Americans Spend Billions on Halloween

Americans will spend almost $5 billion on Halloween this year, according to a study by the National Retail Federation. What's driving Americans to spend more?

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ALEX CHADWICK, host:

After the last trick or treater toddles away tomorrow, we will have spent nearly $5 billion on Halloween; this according to the National Retail Federation. That's $1 billion more than last year.

Brian Unger investigates the surge in Halloween mania for today's Unger Report.

BRIAN UNGER: The survey by the NRF, which polled 8,001 consumers, says the spending increase for Halloween is largely due to a surge in - wait for it -celebrating. And how are we celebrating? Well, 43 percent of you will carve a pumpkin. Now, to put that into perspective, that's roughly four percent more than the eligible voters who will vote in this year's midterm election.

With average turnout for midterms around 39 percent, clearly to increase turnout it's time to move the elections up a week and convert the polls to a combination pumpkin carving station and polling station, a place to cast your vote and slice your finger open. Let's hand out candy at the polls, have nerds dressed as Luke Skywalker and drag queens as Judy Garland be poll-watchers. Heck, let's just turn midterm elections into one giant Halloween-themed dress-up where one big party tries to scare voters into keeping the current haunted House of Representatives.

Seventeen percent of you will actually visit a real haunted house this year, but generally speaking, this Halloween season the quickest way to get rid of a scary boogeyman who won't stop begging from you is to not vote for him. As for spending, it's way up this Halloween.

Let's follow the money. The nearly $5 billion consumers plan on spending this holiday breaks down like this: $1.8 billion for costumes. The most popular costume for girls: overwhelmingly a princess. For adult women: overwhelmingly a witch. Apparently nice for girls, only lasts as long as the parents are buying their daughters costumes, because at some point for girls their powers for good turned to nothing but pure evil and making toads of men, who has both boys and adult males overwhelmingly dress up the same, as pirates.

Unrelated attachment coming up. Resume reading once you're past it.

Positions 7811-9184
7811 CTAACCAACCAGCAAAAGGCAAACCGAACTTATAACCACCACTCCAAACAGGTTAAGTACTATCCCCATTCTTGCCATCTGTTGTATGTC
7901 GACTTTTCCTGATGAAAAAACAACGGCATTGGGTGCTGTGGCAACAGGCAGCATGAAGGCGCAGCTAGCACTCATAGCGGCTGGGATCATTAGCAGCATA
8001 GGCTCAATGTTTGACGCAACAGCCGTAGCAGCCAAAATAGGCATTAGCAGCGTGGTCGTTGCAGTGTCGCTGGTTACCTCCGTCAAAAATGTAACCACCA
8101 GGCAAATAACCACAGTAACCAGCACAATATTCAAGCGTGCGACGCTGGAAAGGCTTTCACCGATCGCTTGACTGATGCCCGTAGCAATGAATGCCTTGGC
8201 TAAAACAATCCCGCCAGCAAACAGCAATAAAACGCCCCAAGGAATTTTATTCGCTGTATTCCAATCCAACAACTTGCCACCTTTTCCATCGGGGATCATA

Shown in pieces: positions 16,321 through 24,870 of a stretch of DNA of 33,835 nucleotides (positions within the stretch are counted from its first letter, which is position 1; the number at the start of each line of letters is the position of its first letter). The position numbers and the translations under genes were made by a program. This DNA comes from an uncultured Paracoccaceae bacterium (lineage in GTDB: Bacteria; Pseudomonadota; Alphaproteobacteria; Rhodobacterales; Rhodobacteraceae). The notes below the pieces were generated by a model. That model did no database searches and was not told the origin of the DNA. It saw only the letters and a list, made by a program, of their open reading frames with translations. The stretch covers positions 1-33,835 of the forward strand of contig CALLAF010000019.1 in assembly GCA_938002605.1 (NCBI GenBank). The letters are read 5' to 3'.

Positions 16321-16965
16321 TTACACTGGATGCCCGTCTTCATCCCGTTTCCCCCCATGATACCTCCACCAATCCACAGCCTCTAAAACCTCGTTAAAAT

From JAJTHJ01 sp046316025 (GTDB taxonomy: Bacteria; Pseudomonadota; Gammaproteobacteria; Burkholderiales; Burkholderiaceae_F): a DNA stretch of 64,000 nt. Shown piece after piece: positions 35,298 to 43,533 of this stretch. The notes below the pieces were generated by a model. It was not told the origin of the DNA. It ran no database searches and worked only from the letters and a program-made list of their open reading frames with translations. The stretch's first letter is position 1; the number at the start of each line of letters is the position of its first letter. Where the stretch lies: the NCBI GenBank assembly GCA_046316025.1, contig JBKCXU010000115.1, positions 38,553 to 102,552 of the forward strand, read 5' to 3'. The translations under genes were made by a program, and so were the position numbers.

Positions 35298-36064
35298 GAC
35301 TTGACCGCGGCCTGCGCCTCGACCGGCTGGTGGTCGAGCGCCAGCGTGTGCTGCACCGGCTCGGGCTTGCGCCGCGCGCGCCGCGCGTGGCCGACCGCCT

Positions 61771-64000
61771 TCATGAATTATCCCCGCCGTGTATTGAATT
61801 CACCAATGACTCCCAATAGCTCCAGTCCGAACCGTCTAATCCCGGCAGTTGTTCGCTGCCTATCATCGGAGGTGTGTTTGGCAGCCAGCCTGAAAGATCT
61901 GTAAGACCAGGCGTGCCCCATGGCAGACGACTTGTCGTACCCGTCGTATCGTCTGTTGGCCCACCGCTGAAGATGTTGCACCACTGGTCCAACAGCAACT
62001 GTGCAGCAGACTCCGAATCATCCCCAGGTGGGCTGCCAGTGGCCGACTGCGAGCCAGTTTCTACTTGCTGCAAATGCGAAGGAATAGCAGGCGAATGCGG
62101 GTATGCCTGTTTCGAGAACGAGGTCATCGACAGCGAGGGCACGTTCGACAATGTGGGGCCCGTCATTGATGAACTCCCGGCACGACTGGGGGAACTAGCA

One point five billion dollars will be spent this year for candy, 1.3 billion for decorations, and 260 million for greeting cards. All in all, the entire Halloween bounty is $4.96 billion, more than the gross domestic product of the Republic of Congo.

And the region that leads the U.S. in Halloween spending? The South, with each consumer planning to spend about $60 on average. Who's more likely to dress up? Northeasterners. Go to a party? Westerners. Hand out candy? Midwesterners? Most likely to fall down drunk at a party, wake up in the neighbor's lawn and, well, forget to remove his contact lenses? That data is not yet available.

What we do know is this. Halloween as an occasion to party, to dress up and to decorate becomes less interesting as we age. But what does not diminish over time and in some cases increases with age is the consumption of candy on Halloween, whether we're eating it ourselves or giving it away. Which makes for another frightening thought: the biggest winner in the Halloween money sweepstakes: the nation's carbohydrate industrial complex.

And that is today's Unger Report. I'm Brian Unger. Happy Halloween.

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